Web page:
ASTR100: Introduction to Astronomy
Sections 0101-0107, Fall 2006

Class Meetings:

Lectures meet in PHYS 1412 on TuTh from 9:30am to 10:45am.
Lectures are led by the professor and will include demonstrations, slides, videos etc.

Discussion Sections meet in CSS 2400 at times listed below starting on September 7 (the SECOND week of classes). Discussion sections are led by graduate students Teaching Assistants (TAs). The sections provide a smaller and more informal environment for further developing the material taught in class. The TAs will also answer questions about the lectures and reading and will review material before exams.

Course Description:

Welcome to Astronomy 100! You are about to embark on an ambitious project - to survey our known Universe in one short semester. We hope that you'll find this course enjoyable and walk away with a better knowledge and understanding of the universe that we live in. With that goal in mind, the course attempts to focus on major concepts in astronomy and where possible tie those concepts into issues relevant to your life. For example, global warming, an important worldwide issue for the 21st century, is also central to understanding the differences between the environments of Venus, Mars, and Earth. At a more philosophical level, understanding how our universe works and how planets, stars, and galaxies form and evolve gives us a better perspective on our place in the universe and how special planet Earth is to our continued survival.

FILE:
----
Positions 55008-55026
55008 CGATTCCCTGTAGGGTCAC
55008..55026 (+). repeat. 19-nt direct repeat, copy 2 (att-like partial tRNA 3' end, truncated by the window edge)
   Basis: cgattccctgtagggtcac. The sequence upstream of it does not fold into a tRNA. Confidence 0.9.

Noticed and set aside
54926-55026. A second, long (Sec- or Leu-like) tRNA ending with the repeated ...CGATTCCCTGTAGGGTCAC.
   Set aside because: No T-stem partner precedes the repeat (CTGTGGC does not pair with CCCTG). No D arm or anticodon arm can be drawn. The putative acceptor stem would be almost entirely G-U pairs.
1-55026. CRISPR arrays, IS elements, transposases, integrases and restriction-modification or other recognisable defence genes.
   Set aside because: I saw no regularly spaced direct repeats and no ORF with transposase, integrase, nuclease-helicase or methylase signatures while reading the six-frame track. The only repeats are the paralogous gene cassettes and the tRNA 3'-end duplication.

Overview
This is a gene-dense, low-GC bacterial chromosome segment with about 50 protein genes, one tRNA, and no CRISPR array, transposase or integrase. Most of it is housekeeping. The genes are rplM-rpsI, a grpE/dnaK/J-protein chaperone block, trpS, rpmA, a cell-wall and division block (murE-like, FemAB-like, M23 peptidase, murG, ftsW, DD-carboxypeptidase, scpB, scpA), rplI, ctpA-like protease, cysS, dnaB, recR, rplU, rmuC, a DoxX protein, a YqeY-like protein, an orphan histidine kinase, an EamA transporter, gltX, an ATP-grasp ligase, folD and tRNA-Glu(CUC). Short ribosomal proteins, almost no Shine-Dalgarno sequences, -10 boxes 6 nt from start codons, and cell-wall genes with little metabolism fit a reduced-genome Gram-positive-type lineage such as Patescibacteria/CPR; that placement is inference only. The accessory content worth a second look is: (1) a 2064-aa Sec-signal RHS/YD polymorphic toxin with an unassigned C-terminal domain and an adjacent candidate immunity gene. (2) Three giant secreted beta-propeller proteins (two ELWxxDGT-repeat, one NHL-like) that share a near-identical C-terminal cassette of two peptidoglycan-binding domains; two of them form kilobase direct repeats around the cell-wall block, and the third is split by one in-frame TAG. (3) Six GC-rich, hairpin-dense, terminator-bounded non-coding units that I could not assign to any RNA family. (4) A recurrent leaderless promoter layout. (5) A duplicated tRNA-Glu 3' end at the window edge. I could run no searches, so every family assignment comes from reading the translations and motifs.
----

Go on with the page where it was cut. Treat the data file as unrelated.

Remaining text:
You may have chosen this course as part of your CORE Liberal Arts and Sciences Studies Program, the general education portion of your degree program. CORE Distributive Studies courses are designed to ensure that you will take a look at several different academic disciplines and the way they create and analyze knowledge about the world. A faculty and student committee approved this CORE Distributive Studies course because it will introduce you to ideas and issues that are central to a major intellectual discipline and because it promises to involve you actively in the learning process. Please take advantage of the opportunities this course offers you.